Mora called Stanford quarterback Kevin Hogan a great game manager, but the connotation wasn't a negative one. "When I say game manager, I mean things like knowing how to control the clock in their offense ... knowing how to get out of a bad play," the UCLA coach said. "I mean that more than a quarterback where the coach keeps thing simple so he doesn't screw up. As I say it, I mean it as a real compliment to him."
Utah's Kyle Whittingham
Weeks ago, Whittingham first indicated that Arizona State was savvy in attempting to learn the other team's play-calls. In September, the Utes began calling their plays via huddle during the fourth quarter in a win against the Sun Devils. "The onus falls on the guys doing the signaling," Whittingham said. "If they are, you've got to have a Plan B and our Plan B was going to a huddle."
On the wear-and-tear for the very productive Devontae Booker, who has 966 rushing yards and 282 receiving yards this year: "He seems to get stronger as the game goes on. He kind of (has) the ability to carry a heavy load. We knew that going into the season. That was the plan."
USC linebacker Su'a Cravens has become a fine example of the new-age college football linebacker. Being able to blitz, play the run, or drop into coverage is something Cravens excels at, and no longer are teams running out 250-pound run-stopping bruisers. "They're almost extinct," Whittingham said. "(Cravens is) very equipped to do exactly what they ask him to do in their schemes."
Washington's Chris Petersen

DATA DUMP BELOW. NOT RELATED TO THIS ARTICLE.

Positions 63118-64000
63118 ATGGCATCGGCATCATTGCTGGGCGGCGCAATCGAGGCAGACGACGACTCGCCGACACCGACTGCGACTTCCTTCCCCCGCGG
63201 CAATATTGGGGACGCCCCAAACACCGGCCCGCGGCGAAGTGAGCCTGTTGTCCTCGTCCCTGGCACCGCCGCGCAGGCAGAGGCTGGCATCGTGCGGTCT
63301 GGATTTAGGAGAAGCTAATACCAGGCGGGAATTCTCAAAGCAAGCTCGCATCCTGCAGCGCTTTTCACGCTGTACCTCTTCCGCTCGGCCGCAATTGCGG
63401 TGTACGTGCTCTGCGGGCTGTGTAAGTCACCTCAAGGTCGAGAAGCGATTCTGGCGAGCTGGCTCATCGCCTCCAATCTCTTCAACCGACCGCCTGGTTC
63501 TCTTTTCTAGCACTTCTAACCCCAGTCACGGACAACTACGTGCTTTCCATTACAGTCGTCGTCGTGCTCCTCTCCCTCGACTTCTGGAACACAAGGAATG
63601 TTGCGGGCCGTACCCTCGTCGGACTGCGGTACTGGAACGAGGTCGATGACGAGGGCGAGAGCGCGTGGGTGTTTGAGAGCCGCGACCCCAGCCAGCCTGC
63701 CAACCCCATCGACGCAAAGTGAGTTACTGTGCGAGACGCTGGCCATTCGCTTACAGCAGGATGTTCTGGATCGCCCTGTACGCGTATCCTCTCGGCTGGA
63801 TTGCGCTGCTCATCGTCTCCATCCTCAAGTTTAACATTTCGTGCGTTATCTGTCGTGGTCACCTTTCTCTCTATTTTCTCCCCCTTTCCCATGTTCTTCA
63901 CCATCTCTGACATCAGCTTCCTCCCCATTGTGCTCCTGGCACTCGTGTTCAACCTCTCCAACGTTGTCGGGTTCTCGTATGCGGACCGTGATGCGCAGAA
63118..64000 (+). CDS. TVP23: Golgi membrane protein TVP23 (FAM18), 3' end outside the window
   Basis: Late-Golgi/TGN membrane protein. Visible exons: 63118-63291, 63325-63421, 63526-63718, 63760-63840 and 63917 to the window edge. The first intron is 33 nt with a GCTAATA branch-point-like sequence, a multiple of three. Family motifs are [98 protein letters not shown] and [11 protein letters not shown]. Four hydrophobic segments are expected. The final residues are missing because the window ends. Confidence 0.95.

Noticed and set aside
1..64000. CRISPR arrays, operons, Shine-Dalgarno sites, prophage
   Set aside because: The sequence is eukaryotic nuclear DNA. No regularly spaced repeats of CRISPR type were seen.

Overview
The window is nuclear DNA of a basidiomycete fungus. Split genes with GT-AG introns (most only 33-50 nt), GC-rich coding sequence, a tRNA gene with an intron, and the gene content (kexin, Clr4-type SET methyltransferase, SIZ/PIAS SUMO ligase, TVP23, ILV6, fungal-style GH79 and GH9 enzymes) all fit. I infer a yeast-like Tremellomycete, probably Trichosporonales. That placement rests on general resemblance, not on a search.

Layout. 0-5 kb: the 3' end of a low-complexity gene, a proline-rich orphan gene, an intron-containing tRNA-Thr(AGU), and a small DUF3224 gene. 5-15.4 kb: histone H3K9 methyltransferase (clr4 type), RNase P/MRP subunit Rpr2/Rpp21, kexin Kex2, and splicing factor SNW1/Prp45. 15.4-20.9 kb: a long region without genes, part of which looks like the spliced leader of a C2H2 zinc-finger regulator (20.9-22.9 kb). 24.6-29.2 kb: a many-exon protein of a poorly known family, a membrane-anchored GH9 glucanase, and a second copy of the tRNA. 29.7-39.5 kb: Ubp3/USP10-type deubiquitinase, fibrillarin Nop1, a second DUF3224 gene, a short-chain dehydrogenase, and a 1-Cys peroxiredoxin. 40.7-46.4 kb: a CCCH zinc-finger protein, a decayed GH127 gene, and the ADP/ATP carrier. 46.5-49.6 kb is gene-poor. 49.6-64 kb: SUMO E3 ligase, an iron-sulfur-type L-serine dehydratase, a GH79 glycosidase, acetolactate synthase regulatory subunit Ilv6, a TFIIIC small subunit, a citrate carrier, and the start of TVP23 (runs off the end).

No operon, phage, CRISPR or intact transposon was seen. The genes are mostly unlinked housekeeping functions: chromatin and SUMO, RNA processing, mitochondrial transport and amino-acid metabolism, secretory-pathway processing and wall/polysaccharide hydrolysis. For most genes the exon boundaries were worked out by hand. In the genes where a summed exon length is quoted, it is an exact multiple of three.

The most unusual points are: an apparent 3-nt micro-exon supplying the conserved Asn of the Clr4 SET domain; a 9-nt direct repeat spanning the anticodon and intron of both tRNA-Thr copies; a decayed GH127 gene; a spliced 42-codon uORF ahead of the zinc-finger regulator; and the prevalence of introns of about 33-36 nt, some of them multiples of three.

Sharing a city with the Seattle Seahawks, the Huskies have taken rugby-tackling techniques from the NFL team's coach, Pete Carroll. "We definitely think it's safer but on top of that, and this is the bonus, we think it's more efficient and effective. We have miles of film to back that up," Petersen said.
Petersen thought Oregon's defensive white sheets were creative but didn't think anything ASU was doing regarding stealing signals was wrong. "We had some stuff going last year where we were trying to block their signals as well," Petersen said. "I think it's something that probably needs to be talked about in the offseason for sure."
Petersen's decision to leave Boise State two years ago was "just a feeling," he said. "I always felt energized. I always felt like I should be there. My last year, it was just kind of different. I just felt in my heart."
California's Sonny Dykes
Dykes has first-hand experience of moving from a small school, Louisiana Tech, into a Power 5 conference. With so much movement in the coaching ranks this season, he suggested that small-school coaches had best do their homework to learn about a future job. "You've got to find out what the goals of the athletic department are, the expectations," he said. "Make sure the investment meets the expectations, I think that's the most important thing."
Poor tackling in college football comes with the offenses spreaing the field. Many times, a defensive player must make a solo tackle in space. "The game has changed so much. It's a space game now," Dykes said.
On the signal-stealing controversy and seeing Oregon's white sheets in action: "I didn't know what in the world was going on. I had no idea what was happening. I think the thing about signals is, if you don't want anybody to look at your signals, call it in. It's not necessarily anybody's favorite part of the game, but it's part of the game."
Following a tough loss to USC, the Golden Bears will hit the road and face Oregon this week. Dykes said the Ducks' secondary is "starting to play with a little more confidence."
Colorado's Mike MacIntyre
Colorado, which hung with UCLA in a slim loss last week, has been battling injury issues on the offensive line and at the linebacker position. It's limited the versatility of the latter. "You kind of play to their strengths in terms of alignments ... and guys you would blitz or would not blitz, that type of thing," he said.